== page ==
Stop sending women to gender equality seminars!

The time when only women in the technology industry participate in gender equality seminars and voluntarily carry the torch for diversity is over. It is high time for the entire industry, regardless of gender, to take responsibility.

According to ODA Network's survey on the proportion of women in ICT professions, the proportion of women has remained nearly stagnant at around 30 percent over the past eight years. From inspiring young talents in educational institutions to fostering an inclusive culture within companies, we must work collectively to close the gender gap.

It requires more than just financial support - it demands active participation and engagement from all sides.

Everyone has a responsibility

In recent years, I have been actively involved in various organizations and initiatives dedicated to fostering diversity in the technology industry, spanning from education to corporate environments and up to leadership levels. These organizations are mostly driven by volunteers, primarily women.

The corporate sector is enthusiastic about supporting these organizations, aiding their efforts by organizing seminars and providing financial assistance.

However, recent articles in Digi indicate that this is not enough. We need both genders on board.

In Norway, according to statistics from Statistics Norway (SSB), 85 percent of leaders in ICT units are men. It is these individuals who are in the best position to drive change in diversity within the industry. We must stop sending women to gender equality seminars and start sending men.

1. Sharing experiences with the next generation of technologists

Visit educational institutions and showcase the opportunities in working with technology. Demonstrate how one can positively impact society through technology, such as within healthcare, finance, and other typical professions that women often choose instead of technology. Here, we also have an opportunity to inspire a new generation of technologists with skills and experiences emphasizing the importance of user-centered development and diversity within developer teams

2. Promoting women's role in technology

Women in male-dominated industries may feel lonely in the workplace. Companies should actively work to create an inclusive work culture for female developers. It could be beneficial to promote mentorship programs within or outside the workplace and, importantly, to highlight role models. Support, showcase, and lower the threshold for female colleagues to see themselves as role models. They are needed, and there are too few. Among other reasons, many experience IT leadership groups as pure boys' clubs, according to surveys.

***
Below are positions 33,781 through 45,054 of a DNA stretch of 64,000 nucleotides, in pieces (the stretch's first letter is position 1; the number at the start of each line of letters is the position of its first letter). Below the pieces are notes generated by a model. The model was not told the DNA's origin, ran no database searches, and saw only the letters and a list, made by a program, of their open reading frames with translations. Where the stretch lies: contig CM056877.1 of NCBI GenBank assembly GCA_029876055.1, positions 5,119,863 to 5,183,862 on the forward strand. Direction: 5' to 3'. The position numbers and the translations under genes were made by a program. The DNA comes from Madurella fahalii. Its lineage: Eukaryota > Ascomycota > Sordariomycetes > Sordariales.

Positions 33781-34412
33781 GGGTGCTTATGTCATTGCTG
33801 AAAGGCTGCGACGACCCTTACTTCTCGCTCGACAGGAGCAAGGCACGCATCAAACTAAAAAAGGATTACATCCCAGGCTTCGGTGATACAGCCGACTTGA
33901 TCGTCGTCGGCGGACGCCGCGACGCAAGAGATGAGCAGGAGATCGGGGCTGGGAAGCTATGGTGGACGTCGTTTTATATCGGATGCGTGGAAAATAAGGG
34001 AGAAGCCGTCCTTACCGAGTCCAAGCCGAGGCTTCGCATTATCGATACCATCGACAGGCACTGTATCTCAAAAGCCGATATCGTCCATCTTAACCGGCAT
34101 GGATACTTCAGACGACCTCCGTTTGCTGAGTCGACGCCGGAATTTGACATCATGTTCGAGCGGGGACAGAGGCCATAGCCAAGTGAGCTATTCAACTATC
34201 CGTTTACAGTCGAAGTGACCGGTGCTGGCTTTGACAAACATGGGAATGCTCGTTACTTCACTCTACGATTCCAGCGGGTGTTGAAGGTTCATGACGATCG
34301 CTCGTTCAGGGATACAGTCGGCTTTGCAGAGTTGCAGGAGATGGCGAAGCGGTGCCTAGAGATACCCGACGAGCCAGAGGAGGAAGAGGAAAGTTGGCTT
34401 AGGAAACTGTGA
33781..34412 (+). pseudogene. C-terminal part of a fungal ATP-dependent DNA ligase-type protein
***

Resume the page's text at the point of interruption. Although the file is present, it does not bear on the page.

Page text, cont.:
Alis Wiken Wilson is a frontend developer at Forte Digital

3. Broader perspectives and increased creativity

Every third woman in technical roles experiences being the only woman in the room at work. Be conscious of how you assemble teams. Diverse teams bring forth broader perspectives, creativity, and positive dynamics. It's a win-win situation for both the company and employees. It's important to regularly engage with all team members to ensure that minorities thrive and that their voices are heard and valued.

4. Increase the number of male participants in gender equality seminars

Every year, several conferences and lectures focusing on the gender gap in male-dominated sectors are organized. A recurring pattern is that the majority of participants are women who are already aware of the issue. Engage your male employees to attend conferences and seminars that discuss and share experiences on this topic. It's a golden opportunity to gain an open and honest insight into different perspectives on how women experience working in a male-dominated industry.

5. Openness and dialogue in the workplace

Allow space for discussing these issues in the workplace. Half of all women in IT technical jobs have experienced harassment. That's a significant number. Look around, they are sitting next to you. Attending an annual lecture isn't enough. Real progress requires ongoing engagement through dialogue and sharing experiences in smaller groups. This can lead to deeper reflection and a greater understanding of the issues when involving employees on a more personal and engaging level. At the same time, try not to solely rely on women in the companies to take this responsibility.

Top management responsibility

Not all women want or have the energy to carry the torch for gender equality at work. In fact, most simply want to go to work without being harassed, overlooked, or serving as a figurehead for the fight for women's rights. Bring in external help and make it a leadership responsibility.

As an industry in constant flux, we must acknowledge our responsibility in shaping a future where technology and services are inclusive and accessible to all. By taking active steps to promote diversity and eradicate stereotypes, we ensure that the technology industry evolves not only rapidly but also fairly and inclusively.

So, think twice before making that comment, encourage women around you to take up space, and get yourself to seminars.